A Game Developer’s Guide to Sales


[Image Credit: Martin Abegglen, Flickr]

If there’s one word that excites PC gamers, it’s “sale.” Humble Bundles and Steam promotions often drive people to buy more games than they know what to do with, which can be lucrative for game developers. Still, it’s not so clear if sales are a good or bad thing for devs.

Will your sales be cannibalized? Are bundle sales worthwhile? When should you put your game on sale?

Let’s find out.

Are sales good or bad?

Likely the biggest fear developers face when deciding whether to put their games on sale or not is cannibalization: will they be selling their game for less to people who would otherwise pay full price? It’s difficult to definitively answer the question since A/B testing isn’t exactly feasible in this situation, but we’ve found some postmortems written by game devs that suggest cannibalization isn’t that much of an issue, if at all. In fact, sales appear to act as CPR for revenue.

Dustforce Launch Window Sales

Orange: Copies Sold Per Day, Dark Purple: Cumulative Revenue

Take indie game Dustforce, for example. Sales started off strong when it launched, then tapered off over a four month period.

  • Day 1: 4,796 sales per day (Total Revenue: $44,141)
  • Day 7: 1,079 sales per day (Total Revenue: $144,866)
  • Day 30: 101 sales per day (Total Revenue: $216,951)
  • Day 60: 35 sales per day (Total Revenue: $242,909)

By the time April rolled around, sales had dwindled to “a dozen or two sales a day.” In May, however, the game was included in a Steam Midweek Madness promotion at 50% off, and Dustforce for Mac was released (along with a custom level editor and server). Between May 1st and 3rd, the game brought home $95,505 in revenue thanks to 17,462 sales, more than they had sold in the first three days of their initial launch. “Of course, at 50% off, the revenue was a bit less, but it was still an instant 37% boost in lifetime revenue.” After the event, sales returned to roughly their pre-promotion rates.

Dustforce Sales: January – November 2012

Orange: Copies Sold Per Day, Dark Purple: Cumulative Revenue

Note that Humble Bundle sales numbers only account for copies of Dustforce that were activated on Steam.

In September, Dustforce was included in Humble Indie Bundle 6, which resulted in an enormous boost in sales. Between September 18th and October 2nd, the game had sold 138,725 copies and pulled in $178,235.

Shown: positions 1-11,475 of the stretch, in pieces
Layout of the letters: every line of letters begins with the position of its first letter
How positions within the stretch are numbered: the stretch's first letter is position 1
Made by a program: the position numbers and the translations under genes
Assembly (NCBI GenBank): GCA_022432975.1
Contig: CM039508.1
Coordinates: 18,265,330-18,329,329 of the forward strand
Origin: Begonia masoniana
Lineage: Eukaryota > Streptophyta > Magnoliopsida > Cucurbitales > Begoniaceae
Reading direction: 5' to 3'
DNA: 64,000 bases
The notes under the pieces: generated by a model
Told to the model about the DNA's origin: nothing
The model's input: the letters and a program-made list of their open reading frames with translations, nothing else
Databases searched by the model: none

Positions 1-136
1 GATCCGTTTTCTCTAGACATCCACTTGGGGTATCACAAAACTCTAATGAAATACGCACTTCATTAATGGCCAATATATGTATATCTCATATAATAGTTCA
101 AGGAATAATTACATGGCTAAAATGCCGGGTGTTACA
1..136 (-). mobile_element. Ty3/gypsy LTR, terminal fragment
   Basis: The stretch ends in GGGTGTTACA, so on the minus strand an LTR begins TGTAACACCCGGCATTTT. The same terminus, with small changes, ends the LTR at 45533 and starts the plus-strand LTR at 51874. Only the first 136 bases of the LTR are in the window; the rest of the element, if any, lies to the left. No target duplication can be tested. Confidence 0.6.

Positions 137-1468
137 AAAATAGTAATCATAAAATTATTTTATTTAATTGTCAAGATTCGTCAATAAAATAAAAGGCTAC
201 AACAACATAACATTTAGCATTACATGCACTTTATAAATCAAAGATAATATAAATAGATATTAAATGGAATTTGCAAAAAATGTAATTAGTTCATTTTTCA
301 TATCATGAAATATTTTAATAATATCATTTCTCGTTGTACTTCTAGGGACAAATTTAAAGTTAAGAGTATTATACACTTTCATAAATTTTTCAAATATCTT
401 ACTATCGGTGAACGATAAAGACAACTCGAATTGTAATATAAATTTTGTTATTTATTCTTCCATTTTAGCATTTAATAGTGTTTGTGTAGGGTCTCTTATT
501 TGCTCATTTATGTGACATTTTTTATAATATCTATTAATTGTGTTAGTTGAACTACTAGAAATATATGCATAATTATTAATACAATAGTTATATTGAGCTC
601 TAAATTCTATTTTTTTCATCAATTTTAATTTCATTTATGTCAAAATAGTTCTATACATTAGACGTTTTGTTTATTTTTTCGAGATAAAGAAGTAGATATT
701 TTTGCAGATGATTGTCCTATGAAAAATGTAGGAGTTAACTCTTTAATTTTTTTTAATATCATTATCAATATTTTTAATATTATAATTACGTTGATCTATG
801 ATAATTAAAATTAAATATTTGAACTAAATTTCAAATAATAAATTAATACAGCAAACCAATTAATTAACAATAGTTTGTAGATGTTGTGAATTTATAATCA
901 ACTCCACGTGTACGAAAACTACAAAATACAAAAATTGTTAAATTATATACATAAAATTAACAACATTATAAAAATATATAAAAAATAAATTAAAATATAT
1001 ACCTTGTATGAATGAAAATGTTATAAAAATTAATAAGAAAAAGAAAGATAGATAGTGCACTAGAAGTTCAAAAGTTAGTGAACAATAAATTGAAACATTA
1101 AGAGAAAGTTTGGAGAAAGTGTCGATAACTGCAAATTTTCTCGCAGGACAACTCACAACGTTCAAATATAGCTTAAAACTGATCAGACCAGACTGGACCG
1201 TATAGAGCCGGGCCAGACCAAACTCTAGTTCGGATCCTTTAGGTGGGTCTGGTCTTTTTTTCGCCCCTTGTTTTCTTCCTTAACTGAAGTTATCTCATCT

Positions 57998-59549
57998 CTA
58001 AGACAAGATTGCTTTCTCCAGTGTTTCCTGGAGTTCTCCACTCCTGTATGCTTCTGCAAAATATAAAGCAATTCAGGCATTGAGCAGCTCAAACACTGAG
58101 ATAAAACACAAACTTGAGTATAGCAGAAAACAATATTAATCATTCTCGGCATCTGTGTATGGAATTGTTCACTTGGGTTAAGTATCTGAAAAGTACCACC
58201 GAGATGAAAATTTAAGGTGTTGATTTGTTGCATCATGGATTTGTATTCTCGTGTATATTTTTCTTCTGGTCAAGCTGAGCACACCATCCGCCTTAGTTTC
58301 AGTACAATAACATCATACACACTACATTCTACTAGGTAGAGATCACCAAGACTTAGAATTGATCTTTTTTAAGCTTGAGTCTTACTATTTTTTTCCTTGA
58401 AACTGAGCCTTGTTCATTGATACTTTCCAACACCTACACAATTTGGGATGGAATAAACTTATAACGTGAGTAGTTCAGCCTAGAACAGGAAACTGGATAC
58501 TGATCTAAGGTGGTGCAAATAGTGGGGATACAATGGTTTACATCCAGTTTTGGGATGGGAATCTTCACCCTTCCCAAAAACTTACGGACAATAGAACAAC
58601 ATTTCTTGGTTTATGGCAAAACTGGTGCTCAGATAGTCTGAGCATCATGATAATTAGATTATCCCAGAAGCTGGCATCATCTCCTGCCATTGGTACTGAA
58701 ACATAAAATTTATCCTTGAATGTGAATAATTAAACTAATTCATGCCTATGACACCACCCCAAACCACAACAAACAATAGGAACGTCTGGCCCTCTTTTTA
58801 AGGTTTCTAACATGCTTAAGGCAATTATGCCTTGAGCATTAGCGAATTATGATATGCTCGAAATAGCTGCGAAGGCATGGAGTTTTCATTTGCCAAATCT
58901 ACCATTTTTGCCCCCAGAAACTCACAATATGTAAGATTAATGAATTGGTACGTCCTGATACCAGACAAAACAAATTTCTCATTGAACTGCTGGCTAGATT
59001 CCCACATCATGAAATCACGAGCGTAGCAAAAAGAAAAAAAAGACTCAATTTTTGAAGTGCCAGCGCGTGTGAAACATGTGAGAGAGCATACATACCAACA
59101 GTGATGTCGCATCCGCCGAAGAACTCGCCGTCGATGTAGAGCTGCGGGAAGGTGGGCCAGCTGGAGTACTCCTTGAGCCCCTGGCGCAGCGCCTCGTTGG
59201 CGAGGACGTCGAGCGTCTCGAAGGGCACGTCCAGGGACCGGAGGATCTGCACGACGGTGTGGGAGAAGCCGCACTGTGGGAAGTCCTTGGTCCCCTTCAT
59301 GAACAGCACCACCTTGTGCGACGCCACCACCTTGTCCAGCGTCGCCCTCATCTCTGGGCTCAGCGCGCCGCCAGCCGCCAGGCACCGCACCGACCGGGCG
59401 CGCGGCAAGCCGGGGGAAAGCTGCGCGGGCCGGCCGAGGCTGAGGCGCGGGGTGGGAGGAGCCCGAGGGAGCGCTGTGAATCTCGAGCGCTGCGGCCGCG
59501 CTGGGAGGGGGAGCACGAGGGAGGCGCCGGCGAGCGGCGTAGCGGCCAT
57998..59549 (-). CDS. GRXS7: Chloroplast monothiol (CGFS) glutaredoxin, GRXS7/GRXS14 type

Discounts also breathed new life into the Diablo-style game Torchlight. Originally launched in October of 2009, a Steam Summer Sale helped it hit its second-most successful day in terms of sales.

Steam sales stats for indie game Monaco provide some clearer insight into how much an issue cannibalization is. Despite the fact that Monaco was included in 370,034 Humble Indie Bundles, its sales on Steam during the same period of time didn’t flatline or suffer.

Pocketwatch Games Steam Revenue: 02/02/2014 – 02/26/2014


Blue: Revenue

“This chart shows gross revenue of sale on Steam (not Humble Bundle) over the last 31 days,” Pocketwatch Games Founder Andy Schatz explained in a bog post. “The Humble Bundle started on the 18th. Despite the huge number of units that we sold in the Humble Bundle, it doesn’t appear that our presence in the HIB affected our day-to-day Steam revenue.”

“Why is this? My guess is that customers tend to be loyal to sales channels. Customers that buy from Humble Bundle tend to only buy indie games from there, and customers that buy full priced games on Steam probably don’t know about — or don’t care about — Humble Bundle.”

The evidence we’ve found suggests that promotions provide bursts in sales once a game’s launch momentum has died down. In other words, sales promotions breathe life into revenue rather than eat away at future profits. If you’re an indie dev with limited reach, discounts are an indispensable tool for getting your games in the hands of people that wouldn’t have seen it or weren’t willing to give it a shot.

An Alternative View